Showing posts with label august schell brewing company. Show all posts
Showing posts with label august schell brewing company. Show all posts

Wednesday, May 30, 2012

Double the Darkness

It was only after I discovered the delights of beer from small breweries in the Czech Republic that I started to develop a taste for dark lager, called either Tmavé or ?erné depending on the whim of the brewery. Kozel's ?erné is more of a dark amber while Kout na ?umavě's Tmavé absorbs light like a black hole, yet one is "black" and the other "dark respectively.

When I finally decided to make my own lagers, during a particularly cold snap in January, the style I chose first was tmavé, simply because I knew it would be more forgiving of any mess ups along the way than would be a pilsner. I wrote about the recipe and inspiration for the beer back at the beginning of the year. Having enjoyed most of my stash of ?erny Lev, I learnt that Schell's Brewing Company up in Minnesota had done a limited batch of tmavé, calling it Stag 5 and so I wanted to do a side by side tasting of the two beers.

First up was Schell's, which is 5.7% and has 30 IBU of Saaz, if the info on Ratebeer is to be believed. Although this picture makes the beer look almost pitch black, it is in fact a dark brown which becomes a rich crimson when held up to the light. The head is light tan and lingers for the duration. It most certainly looked the part.

In terms of aroma there was caramel, like toffee really, a hint of roasted coffee, though it wasn't harsh and in your face about it, and the gentle, soothing spiciness of Saaz hops in the background. I wasn't expecting the smooth flavours of bitter sweet chocolate to be at the fore in the taste department, but it was and it worked well, that roasty edge was there, like toast that is between done and burnt, and the bitterness of the hops kicks in at the end. I found myself sucking this beer down, well assembled, easy to drink and medium bodied, yes I liked it. Where I would put it in the spectrum of tmavé that I have drunk in the Czech Republic? Well ahead of the likes of Kozel and Staropramen, that's for sure, so on a par with Bernard I would say (for the unitiated, that means pretty damned good).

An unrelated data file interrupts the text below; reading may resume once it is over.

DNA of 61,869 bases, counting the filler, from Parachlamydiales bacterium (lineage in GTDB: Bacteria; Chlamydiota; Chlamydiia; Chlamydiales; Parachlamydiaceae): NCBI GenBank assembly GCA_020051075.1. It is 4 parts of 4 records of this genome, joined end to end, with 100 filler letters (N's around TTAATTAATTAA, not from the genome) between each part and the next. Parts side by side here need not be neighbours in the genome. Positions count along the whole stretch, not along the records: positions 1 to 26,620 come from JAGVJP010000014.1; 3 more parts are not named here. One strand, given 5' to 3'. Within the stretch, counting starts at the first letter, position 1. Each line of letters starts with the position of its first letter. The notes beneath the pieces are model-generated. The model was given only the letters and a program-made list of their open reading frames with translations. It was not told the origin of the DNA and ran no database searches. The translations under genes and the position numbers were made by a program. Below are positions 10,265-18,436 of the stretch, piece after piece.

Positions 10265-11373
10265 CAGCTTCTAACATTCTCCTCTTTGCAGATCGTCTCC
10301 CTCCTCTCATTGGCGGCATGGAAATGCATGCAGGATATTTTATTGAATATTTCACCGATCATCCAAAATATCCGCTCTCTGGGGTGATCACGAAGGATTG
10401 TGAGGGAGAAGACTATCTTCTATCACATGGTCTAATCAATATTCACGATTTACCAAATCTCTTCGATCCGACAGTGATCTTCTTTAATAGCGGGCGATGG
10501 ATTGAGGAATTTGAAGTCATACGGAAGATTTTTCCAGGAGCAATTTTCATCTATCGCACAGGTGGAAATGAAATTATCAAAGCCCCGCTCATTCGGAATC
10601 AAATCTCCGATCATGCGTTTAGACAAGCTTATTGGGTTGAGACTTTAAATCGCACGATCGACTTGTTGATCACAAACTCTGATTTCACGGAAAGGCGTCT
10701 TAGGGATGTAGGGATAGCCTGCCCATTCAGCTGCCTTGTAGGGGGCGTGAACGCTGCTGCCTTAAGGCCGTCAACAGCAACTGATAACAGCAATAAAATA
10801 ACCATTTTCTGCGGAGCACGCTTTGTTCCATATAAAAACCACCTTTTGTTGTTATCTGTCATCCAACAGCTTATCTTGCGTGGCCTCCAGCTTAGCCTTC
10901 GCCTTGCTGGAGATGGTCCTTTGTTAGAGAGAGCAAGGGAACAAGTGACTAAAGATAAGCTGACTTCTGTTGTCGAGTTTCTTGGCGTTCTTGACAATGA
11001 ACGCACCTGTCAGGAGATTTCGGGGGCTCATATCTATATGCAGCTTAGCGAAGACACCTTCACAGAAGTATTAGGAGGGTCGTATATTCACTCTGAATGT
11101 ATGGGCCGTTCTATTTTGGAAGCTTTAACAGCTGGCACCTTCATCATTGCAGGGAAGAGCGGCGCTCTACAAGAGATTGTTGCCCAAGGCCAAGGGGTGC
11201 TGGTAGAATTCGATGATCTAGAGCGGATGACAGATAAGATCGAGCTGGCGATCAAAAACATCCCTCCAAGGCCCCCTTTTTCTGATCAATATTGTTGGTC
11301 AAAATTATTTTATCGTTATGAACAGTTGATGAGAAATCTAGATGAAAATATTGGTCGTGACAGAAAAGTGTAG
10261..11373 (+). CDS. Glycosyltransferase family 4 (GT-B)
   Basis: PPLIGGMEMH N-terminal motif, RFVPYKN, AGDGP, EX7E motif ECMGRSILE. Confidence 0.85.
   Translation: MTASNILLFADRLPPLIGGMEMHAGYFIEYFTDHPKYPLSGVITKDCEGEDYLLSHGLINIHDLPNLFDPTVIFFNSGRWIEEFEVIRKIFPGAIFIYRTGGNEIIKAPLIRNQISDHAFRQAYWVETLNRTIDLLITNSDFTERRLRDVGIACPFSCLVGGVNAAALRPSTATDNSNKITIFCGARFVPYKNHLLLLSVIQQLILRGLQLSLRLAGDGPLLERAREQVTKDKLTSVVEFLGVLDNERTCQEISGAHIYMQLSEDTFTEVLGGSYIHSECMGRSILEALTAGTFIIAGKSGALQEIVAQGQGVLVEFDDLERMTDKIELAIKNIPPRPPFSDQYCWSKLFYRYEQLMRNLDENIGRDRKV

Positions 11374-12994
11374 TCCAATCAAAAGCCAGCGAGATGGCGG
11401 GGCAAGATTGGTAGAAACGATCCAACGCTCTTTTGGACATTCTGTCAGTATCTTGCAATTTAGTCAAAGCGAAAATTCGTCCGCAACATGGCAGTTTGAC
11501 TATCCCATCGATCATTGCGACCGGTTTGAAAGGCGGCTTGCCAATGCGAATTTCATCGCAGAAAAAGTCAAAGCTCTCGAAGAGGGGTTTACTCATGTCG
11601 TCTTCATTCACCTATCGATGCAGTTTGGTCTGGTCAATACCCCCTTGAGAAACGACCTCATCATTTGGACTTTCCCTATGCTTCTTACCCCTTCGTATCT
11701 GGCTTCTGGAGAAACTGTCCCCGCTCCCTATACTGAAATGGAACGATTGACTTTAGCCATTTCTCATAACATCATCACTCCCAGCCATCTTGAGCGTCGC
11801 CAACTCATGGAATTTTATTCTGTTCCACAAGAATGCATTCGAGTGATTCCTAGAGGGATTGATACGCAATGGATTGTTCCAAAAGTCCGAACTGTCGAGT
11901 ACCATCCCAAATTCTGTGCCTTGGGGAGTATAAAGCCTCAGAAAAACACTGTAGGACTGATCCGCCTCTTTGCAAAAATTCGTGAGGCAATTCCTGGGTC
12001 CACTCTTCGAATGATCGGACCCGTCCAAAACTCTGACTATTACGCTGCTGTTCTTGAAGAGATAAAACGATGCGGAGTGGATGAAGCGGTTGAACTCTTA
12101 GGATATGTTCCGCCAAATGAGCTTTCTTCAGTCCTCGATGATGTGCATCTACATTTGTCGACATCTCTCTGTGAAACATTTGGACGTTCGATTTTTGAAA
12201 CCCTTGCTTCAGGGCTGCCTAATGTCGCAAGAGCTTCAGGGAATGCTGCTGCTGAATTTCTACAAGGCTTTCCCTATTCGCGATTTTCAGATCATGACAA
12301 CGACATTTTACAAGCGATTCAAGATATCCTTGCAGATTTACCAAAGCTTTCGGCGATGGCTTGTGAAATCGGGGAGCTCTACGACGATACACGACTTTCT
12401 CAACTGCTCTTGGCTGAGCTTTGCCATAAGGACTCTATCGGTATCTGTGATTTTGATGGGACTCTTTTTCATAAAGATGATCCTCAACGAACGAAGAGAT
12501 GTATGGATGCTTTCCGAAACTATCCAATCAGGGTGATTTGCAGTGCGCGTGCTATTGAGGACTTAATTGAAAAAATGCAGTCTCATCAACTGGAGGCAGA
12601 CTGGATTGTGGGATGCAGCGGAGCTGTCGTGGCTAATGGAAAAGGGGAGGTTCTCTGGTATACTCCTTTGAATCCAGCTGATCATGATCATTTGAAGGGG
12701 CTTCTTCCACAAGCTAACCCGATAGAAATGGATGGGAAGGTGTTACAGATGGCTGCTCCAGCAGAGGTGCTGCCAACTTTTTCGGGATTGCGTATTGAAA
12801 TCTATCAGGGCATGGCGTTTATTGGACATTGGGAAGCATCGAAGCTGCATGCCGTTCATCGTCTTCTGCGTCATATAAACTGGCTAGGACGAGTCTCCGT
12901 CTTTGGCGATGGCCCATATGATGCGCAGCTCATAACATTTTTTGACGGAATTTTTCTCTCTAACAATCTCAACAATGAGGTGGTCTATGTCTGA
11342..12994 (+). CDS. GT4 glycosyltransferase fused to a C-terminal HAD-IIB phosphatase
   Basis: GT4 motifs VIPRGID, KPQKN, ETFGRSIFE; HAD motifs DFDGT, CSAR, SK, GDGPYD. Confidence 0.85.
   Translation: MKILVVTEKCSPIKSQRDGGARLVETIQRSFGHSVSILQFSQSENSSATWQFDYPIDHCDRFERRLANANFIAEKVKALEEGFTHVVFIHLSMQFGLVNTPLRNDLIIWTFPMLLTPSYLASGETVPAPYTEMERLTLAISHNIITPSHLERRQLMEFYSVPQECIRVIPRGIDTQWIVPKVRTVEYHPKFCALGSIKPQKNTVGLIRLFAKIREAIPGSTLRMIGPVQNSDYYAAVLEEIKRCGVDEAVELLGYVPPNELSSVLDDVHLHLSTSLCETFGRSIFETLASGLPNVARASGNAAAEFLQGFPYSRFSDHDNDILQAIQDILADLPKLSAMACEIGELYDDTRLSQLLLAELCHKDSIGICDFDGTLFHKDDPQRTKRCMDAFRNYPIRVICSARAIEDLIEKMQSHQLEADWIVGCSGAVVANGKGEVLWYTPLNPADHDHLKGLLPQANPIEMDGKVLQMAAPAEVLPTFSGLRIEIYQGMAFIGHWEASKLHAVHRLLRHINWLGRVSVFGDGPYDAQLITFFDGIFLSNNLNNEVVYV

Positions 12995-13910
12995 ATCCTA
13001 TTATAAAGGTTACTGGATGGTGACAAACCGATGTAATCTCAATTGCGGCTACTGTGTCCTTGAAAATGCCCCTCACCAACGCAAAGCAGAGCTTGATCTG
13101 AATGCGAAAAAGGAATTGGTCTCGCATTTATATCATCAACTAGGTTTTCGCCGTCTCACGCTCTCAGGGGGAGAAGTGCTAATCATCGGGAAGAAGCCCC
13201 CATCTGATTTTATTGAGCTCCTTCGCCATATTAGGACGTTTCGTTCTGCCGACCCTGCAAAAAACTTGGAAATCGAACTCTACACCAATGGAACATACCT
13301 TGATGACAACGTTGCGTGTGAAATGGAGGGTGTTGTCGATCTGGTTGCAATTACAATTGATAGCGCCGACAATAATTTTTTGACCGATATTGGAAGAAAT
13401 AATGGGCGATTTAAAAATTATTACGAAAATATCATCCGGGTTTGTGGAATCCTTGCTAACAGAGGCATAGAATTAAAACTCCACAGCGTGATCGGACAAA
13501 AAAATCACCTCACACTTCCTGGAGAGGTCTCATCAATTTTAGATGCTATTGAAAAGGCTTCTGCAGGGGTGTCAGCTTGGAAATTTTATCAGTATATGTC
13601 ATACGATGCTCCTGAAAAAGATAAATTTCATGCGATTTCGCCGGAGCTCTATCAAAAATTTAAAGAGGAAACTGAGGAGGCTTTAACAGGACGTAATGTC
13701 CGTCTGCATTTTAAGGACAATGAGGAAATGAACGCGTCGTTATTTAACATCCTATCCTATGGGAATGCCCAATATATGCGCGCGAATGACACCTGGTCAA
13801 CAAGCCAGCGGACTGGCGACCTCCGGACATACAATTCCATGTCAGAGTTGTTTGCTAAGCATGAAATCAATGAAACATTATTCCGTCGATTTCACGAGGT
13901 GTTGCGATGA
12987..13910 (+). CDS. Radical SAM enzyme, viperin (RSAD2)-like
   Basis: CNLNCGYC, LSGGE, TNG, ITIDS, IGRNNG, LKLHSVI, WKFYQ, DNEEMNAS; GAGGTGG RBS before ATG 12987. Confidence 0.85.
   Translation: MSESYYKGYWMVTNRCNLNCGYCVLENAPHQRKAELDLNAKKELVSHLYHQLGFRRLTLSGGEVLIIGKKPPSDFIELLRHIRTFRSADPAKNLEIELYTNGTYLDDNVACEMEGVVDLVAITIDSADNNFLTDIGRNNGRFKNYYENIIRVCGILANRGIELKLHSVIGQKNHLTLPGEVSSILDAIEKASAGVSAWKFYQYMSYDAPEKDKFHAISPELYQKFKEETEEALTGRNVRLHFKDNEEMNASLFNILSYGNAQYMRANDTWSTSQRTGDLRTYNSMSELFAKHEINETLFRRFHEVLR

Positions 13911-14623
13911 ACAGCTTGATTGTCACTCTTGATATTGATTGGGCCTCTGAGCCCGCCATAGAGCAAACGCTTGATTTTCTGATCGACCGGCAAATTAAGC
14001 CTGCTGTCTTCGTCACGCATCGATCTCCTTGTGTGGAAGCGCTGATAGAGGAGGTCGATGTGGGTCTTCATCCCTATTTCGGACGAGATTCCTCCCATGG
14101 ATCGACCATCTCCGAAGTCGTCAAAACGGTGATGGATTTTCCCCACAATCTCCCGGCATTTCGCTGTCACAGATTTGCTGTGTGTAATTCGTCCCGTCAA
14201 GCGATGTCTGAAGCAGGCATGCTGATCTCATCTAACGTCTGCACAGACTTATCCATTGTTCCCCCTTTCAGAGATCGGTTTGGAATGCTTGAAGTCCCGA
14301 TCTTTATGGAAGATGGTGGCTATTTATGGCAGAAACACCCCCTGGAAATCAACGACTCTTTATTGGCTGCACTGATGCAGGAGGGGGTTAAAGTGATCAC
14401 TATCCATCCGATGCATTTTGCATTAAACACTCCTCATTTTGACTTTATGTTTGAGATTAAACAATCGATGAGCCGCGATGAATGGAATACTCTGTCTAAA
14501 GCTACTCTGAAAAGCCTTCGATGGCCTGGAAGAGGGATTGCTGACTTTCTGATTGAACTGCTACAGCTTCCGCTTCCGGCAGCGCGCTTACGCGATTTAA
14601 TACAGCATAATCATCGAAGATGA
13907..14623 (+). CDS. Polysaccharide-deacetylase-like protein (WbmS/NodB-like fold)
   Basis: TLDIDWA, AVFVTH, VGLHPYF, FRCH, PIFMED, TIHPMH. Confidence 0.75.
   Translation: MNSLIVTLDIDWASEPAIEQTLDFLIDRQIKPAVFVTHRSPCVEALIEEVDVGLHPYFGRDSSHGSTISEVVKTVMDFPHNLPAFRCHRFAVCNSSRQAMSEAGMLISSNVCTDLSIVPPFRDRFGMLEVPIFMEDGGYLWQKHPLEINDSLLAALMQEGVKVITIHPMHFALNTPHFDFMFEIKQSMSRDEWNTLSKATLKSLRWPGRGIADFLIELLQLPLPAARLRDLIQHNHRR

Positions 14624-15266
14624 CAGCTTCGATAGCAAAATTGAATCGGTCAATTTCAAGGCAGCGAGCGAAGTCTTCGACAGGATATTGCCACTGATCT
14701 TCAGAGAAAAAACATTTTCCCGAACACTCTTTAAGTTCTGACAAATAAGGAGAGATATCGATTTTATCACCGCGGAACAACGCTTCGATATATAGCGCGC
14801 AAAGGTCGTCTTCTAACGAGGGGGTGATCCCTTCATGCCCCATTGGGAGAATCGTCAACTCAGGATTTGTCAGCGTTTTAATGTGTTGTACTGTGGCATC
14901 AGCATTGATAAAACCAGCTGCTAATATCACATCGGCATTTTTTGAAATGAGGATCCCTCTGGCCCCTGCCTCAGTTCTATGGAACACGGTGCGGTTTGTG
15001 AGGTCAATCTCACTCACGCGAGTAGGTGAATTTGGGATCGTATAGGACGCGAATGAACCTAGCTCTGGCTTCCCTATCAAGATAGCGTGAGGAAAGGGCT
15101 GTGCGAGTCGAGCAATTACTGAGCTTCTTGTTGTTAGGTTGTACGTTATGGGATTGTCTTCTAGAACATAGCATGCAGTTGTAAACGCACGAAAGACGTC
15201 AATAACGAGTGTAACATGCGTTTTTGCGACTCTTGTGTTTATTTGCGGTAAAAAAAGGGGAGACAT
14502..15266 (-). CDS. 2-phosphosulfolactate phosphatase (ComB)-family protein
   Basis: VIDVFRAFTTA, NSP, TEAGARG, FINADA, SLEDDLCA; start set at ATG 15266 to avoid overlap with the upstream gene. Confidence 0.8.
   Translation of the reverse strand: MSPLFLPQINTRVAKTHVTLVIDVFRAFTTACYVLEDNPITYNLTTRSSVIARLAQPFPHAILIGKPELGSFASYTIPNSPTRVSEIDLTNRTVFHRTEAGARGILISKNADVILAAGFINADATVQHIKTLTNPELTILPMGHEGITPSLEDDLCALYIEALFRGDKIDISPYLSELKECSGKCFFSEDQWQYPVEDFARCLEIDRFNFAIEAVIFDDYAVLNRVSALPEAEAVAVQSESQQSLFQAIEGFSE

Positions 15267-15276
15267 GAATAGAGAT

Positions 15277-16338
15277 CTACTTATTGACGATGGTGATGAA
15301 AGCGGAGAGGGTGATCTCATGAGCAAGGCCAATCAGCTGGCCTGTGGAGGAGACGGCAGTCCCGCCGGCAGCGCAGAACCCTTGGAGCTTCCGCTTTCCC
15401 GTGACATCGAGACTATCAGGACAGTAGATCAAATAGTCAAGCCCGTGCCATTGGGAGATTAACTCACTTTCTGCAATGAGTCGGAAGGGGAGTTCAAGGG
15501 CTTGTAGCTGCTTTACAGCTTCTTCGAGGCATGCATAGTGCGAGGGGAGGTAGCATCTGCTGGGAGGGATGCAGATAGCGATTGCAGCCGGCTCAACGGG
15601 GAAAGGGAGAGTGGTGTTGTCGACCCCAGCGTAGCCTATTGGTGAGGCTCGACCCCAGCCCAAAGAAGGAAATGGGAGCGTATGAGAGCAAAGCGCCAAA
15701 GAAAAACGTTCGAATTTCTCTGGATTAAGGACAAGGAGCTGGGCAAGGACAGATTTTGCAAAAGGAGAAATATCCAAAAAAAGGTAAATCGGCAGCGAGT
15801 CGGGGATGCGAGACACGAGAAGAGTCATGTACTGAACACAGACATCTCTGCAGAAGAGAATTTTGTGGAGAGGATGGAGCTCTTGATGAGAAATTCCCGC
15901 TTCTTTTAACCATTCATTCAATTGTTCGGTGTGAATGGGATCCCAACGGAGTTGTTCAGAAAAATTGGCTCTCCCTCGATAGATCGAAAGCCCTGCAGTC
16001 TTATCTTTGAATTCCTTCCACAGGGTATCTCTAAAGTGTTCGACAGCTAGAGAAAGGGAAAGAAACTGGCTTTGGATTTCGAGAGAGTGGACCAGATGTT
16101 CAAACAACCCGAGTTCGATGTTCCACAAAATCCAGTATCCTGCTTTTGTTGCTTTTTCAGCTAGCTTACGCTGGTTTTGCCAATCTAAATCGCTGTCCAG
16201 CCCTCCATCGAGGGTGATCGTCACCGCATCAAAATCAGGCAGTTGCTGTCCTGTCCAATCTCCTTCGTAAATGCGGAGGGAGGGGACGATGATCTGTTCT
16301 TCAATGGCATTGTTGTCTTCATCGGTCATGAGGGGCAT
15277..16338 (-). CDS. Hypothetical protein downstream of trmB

Now for my ?erny Lev, which is "Black Lion" in English, which ended up with 5.6% abv and 24 IBU, so in a similar ballpark to the Schell's. This time the picture doesn't hide anything, the beer is a very dark brown, bordering on black and edged with crimson in the light. The head is light tan and voluminous, when eventually it died down a bit, it stuck at about a centimetre for the time it took me to drink the beer. With the head duly receded, it again looked the part.

The aromas bouncing around in the glass for this were treacle, roasted coffee, with hints of spice and I thought a trace of lemony hay. In the taste department the coffee really came to the fore, coupled with sweet malty juiciness and a firm bitter bite which may have slightly unbalanced the beer. The body on my beer was fuller than the Schell's and there was a trace of something solventy about the beer, which I think may have come from underpitching the yeast and having it at slightly higher temperatures than recommended. I like my beer, always a good thing, but it isn't as well integrated and put together as Schell's. Mrs V expressed a clear preference for the Schell's, saying that my beer had too much roastiness in it for her tastes.

I think I might do this kind of comparative tasting a bit more often, as a way to gauge where my homebrew is going right and going wrong. Certainly a worthwhile experiment, I think the next one will be my German Pilsner next to Scrimshaw.